While successful AFL players can come in all shapes and sizes, certain physical attributes, such as height, hand span, arm length, body mass & skinfolds, can all play an important part in performance. For example, being tall gives a distinct advantage for reaching the ball, body shape can affect balance, and carrying excess body fat increases fatigue.
In our poll about the component of fitness most important for success in AFL, body size and composition was rated one of the lowest, though it was above flexibility and strength. In a similar online survey, when we asked for your rating of 'Which Factors Make Successful AFL Players?', body size and composition was again rated one of the lowest, but greater than flexibility. Despite the low importance, the impact player body size, shape and composition can not be ignored.
Tall players are at an advantage on the footy field, though there are many successful AFL players that are not tall. The list of tallest AFL footballers ever is made up of mostly ruckmen, clearly demonstrating that height is an advantage for this playing position. Taller players, combined with a good leap and positional skills, will win the ruck more often. Around the field, height is an advantage in overhead marking contests, and for reaching in for the ball, though tall players will find it harder to access ground balls.
Being short can also have an advantage, the lower center of gravity of shorter players may result in better balance and agility, a clear advantage while going for the loose balls. See the list of the shortest AFL players ever, despite small stature, these players have had a successful AFL career.
Girths and Widths
The width of the hand outstretched may be related to the ability to grab opposition players and mark the ball. Longer arms may be an advantage for football players when taking a mark or tackling an opposition player.
Weight / Body Composition
No matter what the height of the player is, any excess body fat would affect the player's ability to move freely around the field, and also increase fatigue during training and game play. A simple way to look at this is using BMI, which indicates the weight relative to the player's height.
Some Relevant References
- Haycraft, J., Kovalchik, S., Pyne, D. B., & Robertson, S. (2017). Physical characteristics of players within the Australian Football League participation pathways: a systematic review. Sports medicine - open, 3(1), 46.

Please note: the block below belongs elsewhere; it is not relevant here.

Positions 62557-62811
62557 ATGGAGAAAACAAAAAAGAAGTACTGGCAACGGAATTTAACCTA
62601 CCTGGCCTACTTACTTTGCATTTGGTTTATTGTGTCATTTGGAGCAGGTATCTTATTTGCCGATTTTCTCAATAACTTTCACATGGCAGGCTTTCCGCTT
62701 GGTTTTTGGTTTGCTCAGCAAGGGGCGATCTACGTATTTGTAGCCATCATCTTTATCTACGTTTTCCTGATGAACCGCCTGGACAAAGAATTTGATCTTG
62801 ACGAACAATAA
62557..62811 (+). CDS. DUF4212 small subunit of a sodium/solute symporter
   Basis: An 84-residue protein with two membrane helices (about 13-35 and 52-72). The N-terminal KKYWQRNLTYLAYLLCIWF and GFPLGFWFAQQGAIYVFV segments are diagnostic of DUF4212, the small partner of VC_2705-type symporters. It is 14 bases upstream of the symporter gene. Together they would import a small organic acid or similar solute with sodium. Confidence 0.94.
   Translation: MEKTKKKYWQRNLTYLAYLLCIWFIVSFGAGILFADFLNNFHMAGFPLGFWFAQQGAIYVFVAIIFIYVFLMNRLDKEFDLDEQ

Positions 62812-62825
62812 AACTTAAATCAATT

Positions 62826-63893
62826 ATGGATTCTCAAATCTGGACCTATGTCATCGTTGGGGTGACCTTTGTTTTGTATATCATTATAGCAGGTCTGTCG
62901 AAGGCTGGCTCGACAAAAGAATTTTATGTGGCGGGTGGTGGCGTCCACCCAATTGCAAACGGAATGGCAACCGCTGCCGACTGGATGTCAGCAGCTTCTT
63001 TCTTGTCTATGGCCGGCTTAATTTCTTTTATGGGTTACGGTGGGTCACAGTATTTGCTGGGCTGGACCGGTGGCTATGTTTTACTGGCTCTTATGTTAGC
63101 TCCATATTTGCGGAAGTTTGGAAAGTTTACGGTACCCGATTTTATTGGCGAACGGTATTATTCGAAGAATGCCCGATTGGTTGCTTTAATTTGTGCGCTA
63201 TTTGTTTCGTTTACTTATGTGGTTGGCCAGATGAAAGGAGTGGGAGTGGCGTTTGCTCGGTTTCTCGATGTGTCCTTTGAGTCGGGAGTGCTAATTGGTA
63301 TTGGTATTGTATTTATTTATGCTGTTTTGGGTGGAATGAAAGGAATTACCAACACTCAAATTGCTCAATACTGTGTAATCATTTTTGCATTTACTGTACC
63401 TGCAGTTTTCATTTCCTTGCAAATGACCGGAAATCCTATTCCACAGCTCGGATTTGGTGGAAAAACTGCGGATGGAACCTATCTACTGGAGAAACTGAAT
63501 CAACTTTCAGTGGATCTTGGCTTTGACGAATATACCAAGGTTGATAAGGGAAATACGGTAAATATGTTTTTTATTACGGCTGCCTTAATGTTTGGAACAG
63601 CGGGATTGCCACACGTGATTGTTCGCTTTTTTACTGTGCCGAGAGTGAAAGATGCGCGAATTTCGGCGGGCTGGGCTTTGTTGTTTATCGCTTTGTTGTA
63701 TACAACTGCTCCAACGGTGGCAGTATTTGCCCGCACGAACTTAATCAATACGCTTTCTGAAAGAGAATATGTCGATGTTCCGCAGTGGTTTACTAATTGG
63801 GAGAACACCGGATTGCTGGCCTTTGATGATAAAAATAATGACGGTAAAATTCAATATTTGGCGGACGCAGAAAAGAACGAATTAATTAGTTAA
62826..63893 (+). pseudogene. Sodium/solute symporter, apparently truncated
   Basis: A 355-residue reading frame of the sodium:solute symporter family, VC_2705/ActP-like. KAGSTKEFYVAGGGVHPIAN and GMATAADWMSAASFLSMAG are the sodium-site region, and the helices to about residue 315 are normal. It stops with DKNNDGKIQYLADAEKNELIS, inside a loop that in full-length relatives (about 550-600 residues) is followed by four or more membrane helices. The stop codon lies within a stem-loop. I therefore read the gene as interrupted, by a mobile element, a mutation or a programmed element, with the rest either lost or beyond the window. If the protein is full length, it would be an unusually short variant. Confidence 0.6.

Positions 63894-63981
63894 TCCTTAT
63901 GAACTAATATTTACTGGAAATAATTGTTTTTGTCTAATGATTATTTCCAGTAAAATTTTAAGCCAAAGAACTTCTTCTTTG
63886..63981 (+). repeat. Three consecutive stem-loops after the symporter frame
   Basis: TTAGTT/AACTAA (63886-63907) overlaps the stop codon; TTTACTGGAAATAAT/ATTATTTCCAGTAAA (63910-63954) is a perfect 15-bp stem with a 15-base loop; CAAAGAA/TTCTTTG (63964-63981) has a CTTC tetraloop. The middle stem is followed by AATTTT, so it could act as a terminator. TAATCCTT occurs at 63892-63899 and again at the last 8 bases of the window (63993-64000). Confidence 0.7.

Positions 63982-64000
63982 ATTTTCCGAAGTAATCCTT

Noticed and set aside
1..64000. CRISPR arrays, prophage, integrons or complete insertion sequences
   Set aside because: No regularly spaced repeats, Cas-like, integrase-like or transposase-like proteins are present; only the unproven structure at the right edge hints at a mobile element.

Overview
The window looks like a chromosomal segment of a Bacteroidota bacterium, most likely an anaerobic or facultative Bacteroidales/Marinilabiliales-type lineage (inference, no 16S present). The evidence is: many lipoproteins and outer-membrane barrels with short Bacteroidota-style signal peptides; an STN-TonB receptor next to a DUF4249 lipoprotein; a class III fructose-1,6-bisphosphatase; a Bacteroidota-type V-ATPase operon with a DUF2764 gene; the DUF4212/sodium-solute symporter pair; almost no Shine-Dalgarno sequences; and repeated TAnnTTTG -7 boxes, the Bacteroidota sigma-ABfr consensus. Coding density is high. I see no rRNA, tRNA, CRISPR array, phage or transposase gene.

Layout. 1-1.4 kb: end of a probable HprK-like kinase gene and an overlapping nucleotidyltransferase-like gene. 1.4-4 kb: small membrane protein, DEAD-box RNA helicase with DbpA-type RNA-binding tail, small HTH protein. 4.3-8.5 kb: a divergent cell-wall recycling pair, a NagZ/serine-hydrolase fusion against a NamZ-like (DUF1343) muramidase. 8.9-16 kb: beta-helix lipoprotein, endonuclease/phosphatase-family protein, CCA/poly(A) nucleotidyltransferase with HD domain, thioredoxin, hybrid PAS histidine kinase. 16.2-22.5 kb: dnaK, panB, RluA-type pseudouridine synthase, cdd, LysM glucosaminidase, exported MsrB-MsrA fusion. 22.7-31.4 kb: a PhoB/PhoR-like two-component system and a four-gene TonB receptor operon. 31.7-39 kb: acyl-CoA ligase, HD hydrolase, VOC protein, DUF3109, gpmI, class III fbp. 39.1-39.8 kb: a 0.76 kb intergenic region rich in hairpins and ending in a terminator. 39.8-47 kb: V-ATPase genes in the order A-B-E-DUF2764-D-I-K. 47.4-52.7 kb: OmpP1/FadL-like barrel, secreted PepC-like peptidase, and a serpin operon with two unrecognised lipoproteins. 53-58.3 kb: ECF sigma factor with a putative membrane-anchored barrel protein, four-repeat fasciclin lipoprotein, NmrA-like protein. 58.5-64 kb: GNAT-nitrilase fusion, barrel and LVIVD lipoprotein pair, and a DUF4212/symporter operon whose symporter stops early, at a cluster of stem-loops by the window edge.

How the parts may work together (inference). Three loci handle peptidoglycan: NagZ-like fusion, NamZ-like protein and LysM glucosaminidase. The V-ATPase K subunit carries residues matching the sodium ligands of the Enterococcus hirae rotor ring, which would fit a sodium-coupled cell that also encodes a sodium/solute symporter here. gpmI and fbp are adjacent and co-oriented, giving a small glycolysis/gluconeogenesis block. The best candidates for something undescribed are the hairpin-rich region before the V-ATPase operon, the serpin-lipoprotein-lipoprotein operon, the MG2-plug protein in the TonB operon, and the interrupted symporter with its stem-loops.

- Burgess D, Naughton G, Hopkins W. Draft-camp predictors of subsequent career success in the Australian Football League. J Sci Med Sport. 2012
- Robertson S, Woods C, Gastin P. Predicting higher selection in elite junior Australian rules football: the influence of physical performance and anthropometric attributes. J Sci Med Sport. 2015
- Woods CTE, Raynor AJ, Bruce L, et al. Predicting playing status in junior Australian football using physical and anthropometric parameters. J Sci Med Sport. 2015
- Pyne DB, Gardner AS, Sheehan K, et al. Positional differences in fitness and anthropometric characteristics in Australian football. J Sci Med Sport. 2006
- Young WB, Newton RU, Doyle TLA, et al. Physiological and anthropometric characteristics of starters and non-starters and playing positions in elite Australian rules football: a case study. J Sci Med Sport. 2005
- Gaudion S, Kenji D, Sinclair W, et al. Identifying the physical fitness, anthropometric and athletic movement qualities discriminant of developmental level in elite junior Australian football: implications for the development of talent. J Strength Cond Res. 2017;
- Bilsborough JC, Greenway KG, Opar DA, et al. Comparison of anthropometry, upper-body strength, and lower-body power characteristics in different levels of Australian football players. J Strength Cond Res. 2015
- Woods CT, Cripps A, Hopper L, et al. A comparison of the physical and anthropometric qualities explanatory of talent in the elite junior Australian football development pathway. J Strength Cond Res. 2016
- Keogh J. The use of physical fitness scores and anthropometric data to predict selection in an elite under 18 Australian rules football team. J Sci Med Sport. 1999;2(2):125–133.
- Young WB, Pryor L. Relationship between pre-season anthropometric and fitness measures and indicators of playing performance in elite junior Australian rules football. J Sci Med Sport. 2007
- Dupler TL, Amonette WE, Coleman AE, et al. Anthropometric and performance differences among high-school football players. J Strength Cond Res. 2010
- Veale JP, Pearce AJ, Koehn S, et al. Performance and anthropometric characteristics of prospective elite junior Australian footballers: a case study in one junior team. J Sci Med Sport. 2008.
- Wood, R.J., Marsden, J.F. and Finn, J.P., Comparison of size and performance characteristics of indigenous and non-indigenous Australian Football League players at the Northern Territory Institute of Sport, Proceedings of the 2000 Pre-Olympic Congress: Sports medicine and Physical Education International Congress on Sport Science, 2000.
- Attributes of a Great AFL Player
- Sport Specific Anthropometry - about body size and composition of many sports
- Indigenous AFL players are shorter, lighter and faster
- A discussion of fitness components of AFL
- Fitness for AFL
- About the AFL draft camp, and results from previous years.
- Fitness components for AFL [poll]
- Which Factors Make Successful AFL Players? [poll]
- All about anthropometry testing